But what makes the cafe truly interesting is its setting: inside the Buddhist Komyoji temple, one of many across Japan offering new services concerts, discos, yoga classes in a struggle to stay relevant in an increasingly secular society.
"For Japanese, temples were once a part of daily life," said 24-year-old owner, and monk, Keisuke Matsumoto. "I want Kamiyacho Open Terrace to be a place people can drop in casually ... and perhaps become a little curious about Buddhism."
The young priest will need patience and optimism. More than a millennium after it first arrived from mainland Asia, Buddhism is in crisis.
About 94 million Japanese, almost three-quarters of the country's population, were registered as Buddhist in 2005. But for many, the only time they enter a temple is to attend a funeral driving many of the country's 75,000 temples to the verge of bankruptcy.
"Some priests can't even put food on the table from their temple-related work," said Takanobu Nakajima, an economics professor at Tokyo's Keio University. "Their congregations are so small the priests take second jobs and still barely manage to scrape by."
So young Buddhists like Matsumoto are trying to reach out to new groups and employ some clever entrepreneurship.
At Matsumoto's cafe, which overlooks
Some temples are branching out in other ways.
The Tsukiji Honganji temple in central Tokyo, for instance, offers theological seminars in English for foreigners, and has fitted its main hall with a pipe organ and conducts Western-style weddings to attract young couples who prefer a white dress and tuxedo to a traditional Buddhist ceremony.
For priests seeking ideas, help is increasingly at hand.
Hideo Usui, an editor at Gekkan Butsuji, a Buddhist monthly journal, has launched a Web site offering advice for priests trying to modernize their practices. Recent entries include "Buddhist rites for the modern lifestyle" and "Using the Internet to take funeral orders."
"Priests got so used to easy money, so they didn't make an effort to innovate or to recruit new parish members," Usui said. "Now, that's changing."
Indeed, the money troubles are a major comedown for a Buddhist clergy that in the 1980s was known for its flashy lifestyle.
Awash with cash as Japan's postwar economy boomed, temples once extracted huge donations from their congregations and charged exorbitant sums for lavish funerals often over 2 million yen, more than $17,000 at today's exchange rate.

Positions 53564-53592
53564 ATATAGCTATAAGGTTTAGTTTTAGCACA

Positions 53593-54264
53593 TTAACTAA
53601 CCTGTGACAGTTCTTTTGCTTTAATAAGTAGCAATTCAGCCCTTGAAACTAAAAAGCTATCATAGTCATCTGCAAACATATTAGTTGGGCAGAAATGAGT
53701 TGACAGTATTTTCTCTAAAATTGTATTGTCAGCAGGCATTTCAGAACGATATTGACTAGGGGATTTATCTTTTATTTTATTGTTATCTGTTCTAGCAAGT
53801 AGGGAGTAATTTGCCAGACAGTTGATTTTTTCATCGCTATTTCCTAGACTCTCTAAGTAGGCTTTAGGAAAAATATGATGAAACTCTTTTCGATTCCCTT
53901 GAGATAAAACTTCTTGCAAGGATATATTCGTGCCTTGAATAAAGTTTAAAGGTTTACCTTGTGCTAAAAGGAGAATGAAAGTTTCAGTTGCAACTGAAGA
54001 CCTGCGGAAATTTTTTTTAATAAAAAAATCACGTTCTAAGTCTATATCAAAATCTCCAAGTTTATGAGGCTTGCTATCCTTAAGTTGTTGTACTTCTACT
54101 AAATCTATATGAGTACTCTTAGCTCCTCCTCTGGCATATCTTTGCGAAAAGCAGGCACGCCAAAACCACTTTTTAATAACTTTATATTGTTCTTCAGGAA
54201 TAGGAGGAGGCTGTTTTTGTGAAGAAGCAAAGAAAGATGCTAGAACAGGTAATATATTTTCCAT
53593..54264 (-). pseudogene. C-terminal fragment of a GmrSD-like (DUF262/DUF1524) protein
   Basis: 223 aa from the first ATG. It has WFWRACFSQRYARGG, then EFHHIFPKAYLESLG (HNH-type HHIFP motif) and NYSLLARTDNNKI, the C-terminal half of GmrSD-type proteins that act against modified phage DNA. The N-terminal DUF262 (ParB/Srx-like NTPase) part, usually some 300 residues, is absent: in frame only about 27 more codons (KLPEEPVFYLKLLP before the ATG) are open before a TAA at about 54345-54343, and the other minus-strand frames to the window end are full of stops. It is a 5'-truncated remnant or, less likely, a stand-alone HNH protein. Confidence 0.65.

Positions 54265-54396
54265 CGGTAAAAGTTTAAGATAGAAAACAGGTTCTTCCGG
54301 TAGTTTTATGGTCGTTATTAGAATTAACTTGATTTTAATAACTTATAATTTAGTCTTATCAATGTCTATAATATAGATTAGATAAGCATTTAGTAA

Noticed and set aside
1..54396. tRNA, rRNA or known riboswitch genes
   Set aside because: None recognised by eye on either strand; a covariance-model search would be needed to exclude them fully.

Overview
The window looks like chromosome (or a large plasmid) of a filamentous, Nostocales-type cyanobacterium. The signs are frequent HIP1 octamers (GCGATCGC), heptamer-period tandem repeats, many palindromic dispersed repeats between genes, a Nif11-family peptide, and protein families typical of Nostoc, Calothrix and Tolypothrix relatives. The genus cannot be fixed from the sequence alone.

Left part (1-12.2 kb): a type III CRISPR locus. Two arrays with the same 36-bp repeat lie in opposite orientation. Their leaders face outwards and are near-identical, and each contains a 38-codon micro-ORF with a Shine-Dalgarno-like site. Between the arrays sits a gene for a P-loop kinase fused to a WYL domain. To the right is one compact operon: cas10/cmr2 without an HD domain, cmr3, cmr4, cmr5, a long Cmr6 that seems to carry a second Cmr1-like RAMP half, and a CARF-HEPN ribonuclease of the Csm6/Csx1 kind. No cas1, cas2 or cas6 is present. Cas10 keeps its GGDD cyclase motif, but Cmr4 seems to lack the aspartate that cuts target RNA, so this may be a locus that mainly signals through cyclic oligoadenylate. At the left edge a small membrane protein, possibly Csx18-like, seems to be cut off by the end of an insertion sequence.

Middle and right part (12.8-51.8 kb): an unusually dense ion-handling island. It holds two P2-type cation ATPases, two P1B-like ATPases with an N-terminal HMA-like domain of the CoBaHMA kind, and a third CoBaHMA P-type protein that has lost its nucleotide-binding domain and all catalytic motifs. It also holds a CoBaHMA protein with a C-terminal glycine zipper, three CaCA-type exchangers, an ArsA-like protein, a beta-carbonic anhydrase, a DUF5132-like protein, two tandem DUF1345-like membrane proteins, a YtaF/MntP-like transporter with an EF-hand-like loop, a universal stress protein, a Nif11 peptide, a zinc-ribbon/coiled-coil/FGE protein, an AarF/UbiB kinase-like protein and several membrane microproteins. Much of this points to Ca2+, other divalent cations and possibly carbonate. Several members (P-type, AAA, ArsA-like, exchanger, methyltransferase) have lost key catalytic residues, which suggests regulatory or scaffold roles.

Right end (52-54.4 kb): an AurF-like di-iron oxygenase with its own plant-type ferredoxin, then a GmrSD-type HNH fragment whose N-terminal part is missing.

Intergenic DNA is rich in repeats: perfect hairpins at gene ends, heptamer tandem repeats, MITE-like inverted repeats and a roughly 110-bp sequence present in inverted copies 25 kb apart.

But the good times ended when Japan's economic bubble burst in the early 1990s, making elaborate funerals and other extravagances a thing of the past. And while Japan's aging population has meant more funerals, the departed now typically have fewer descendants to share the bill, putting a premium on discount services.
Buddhist leaders also face some cultural roadblocks.
Few Japanese strictly stick to one religion, instead picking and choosing as they please from many. A family might celebrate births at a shrine of the native Shinto religion and weddings at a Christian church, for example. Buddhists have specialized in funerals which hasn't helped their image.
And Matsumoto's cafe, which opened in 2004, hasn't led to many recruits so far. An office worker who often eats her packed lunch at the cafe said while she was now more interested in the religion, she didn't have immediate plans to join the temple's congregation.
"I hadn't even thought of it," said Sayaka Miura, a marketing assistant at a broadcasting company.
Matsumoto is undaunted. He recently put on a free rock concert at Tsukiji Honganji temple for 1,000 twenty- and thirty-somethings who went wild to the beats of the Zazen Boys before settling down for a Buddhist sermon.
"I want temples to become a part of everyday life again," Matsumoto said. "There's a lot Buddhism can offer modern society. ... It's just a matter of what temples are going to do about it."